Utica Common Councilperson Katie Aiello said with a resolution passed by the common council, Utica is now participating in a 90-day trial of “Complete Streets,” concluding toward the end of January.

Aiello said the city has been looking at Complete Streets ideas for years, long before she was a councilperson.

“I wanted to make a resolution requesting the mayor to do his trials. Requesting a trial and being part of a trial are two different things. But being involved, knowing the economic impacts and how much it betters downtowns and cities all across the country, bigger and smaller than Utica. I wanted to try," Aiello said.

What You Need To Know

  • A 90-day trial of 'Complete Streets' is taking place in Utica

  • Parts of Genesee Street have been reduced from four to three lanes, and a bike lane has been added

  • Some have questions about how that could affect the area, especially if there is an event at the Stanley Theatre

The trial means part of Genesee Street has changed from four lanes to three, and a bike lane is being added.

Aiello said the goal is for safer, and more pedestrian-friendly streets.

“A lot of people believe if you take a lane away, you're taking accessibility away. But it's actually completely the opposite,” Aiello said, “because with our roads, these roads are meant for with four lanes are meant to hold 15,000 or 20,000 cars a day. We are less than 10,000. So when you give cars more space than they need, our roads are overbuilt, the faster they go and the more reckless it can be.”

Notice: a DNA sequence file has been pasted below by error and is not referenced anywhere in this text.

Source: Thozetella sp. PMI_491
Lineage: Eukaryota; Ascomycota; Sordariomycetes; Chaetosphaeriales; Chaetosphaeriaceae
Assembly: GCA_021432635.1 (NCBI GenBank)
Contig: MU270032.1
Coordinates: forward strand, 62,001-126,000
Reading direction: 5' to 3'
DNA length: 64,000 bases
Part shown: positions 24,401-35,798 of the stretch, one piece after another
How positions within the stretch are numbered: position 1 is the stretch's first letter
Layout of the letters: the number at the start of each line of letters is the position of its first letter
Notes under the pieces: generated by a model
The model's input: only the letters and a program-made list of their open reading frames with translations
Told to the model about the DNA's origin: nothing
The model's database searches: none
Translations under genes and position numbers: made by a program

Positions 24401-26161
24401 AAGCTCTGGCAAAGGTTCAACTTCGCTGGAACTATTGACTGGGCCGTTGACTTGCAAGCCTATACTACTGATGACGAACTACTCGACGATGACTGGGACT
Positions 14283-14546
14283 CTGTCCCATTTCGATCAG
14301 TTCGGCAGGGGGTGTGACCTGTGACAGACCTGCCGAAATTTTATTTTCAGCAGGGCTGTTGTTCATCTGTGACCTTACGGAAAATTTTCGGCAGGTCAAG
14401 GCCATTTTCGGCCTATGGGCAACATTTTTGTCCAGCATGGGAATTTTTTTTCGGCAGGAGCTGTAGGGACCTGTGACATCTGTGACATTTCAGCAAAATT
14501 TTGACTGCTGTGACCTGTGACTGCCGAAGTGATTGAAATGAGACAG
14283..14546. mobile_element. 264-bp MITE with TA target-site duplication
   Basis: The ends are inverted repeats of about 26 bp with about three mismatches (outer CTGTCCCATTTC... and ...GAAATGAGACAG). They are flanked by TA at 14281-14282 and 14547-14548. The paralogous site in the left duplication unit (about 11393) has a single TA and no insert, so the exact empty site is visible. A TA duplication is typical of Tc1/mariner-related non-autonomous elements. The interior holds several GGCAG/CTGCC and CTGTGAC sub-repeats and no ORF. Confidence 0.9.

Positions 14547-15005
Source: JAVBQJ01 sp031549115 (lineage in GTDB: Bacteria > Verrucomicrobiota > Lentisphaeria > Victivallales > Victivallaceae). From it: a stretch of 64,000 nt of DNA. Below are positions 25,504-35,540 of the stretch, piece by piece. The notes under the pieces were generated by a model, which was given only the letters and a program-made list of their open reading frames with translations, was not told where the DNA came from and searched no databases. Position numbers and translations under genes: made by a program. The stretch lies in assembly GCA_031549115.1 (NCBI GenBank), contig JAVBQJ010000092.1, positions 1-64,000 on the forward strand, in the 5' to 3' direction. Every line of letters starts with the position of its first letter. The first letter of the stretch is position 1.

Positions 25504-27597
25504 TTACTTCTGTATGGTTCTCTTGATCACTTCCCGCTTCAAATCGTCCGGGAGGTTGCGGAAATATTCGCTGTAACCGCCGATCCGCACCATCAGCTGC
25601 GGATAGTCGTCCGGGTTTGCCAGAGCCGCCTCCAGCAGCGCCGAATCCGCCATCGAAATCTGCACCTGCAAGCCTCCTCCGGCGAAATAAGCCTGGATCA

The Stanley Theatre hosts shows and events that bring in tour and school buses. Staff said unloading and loading the buses can tie up traffic, and things are only picking up.

“We've got some great children's programing coming up and the Broadway shows are back and we've got concerts coming up. So we are really getting back into pre-COVID events,” said Stanley Theatre Director of Booking and Events Linda Iannone.

The Complete Streets trial hasn’t made its way to the Stanley yet, but there are plans for it to. Theatre staff, though, have concerns.

“In some places, I think it's great. Right in front of the theater, it's a little congested," Iannone said. "I think for people getting in and out of cars with a bike lane going in front of the theater, I think that would kind of back things up for us. I worry about buses and cars opening doors, hitting a bicycle.”

“I can't emphasize enough that this is a trial. But even if it was permanent, it's paint on a road and it's reversible," Aiello said.

Stanley Theatre staff said they’d like to see the bike lane re-routed around the back of the theatre. Aiello said that’s something that can be considered.

Even with the new downtown hospital getting ready to open soon and more traffic anticipated, Aiello said studies still show Genesee Street would still be overbuilt with four lanes.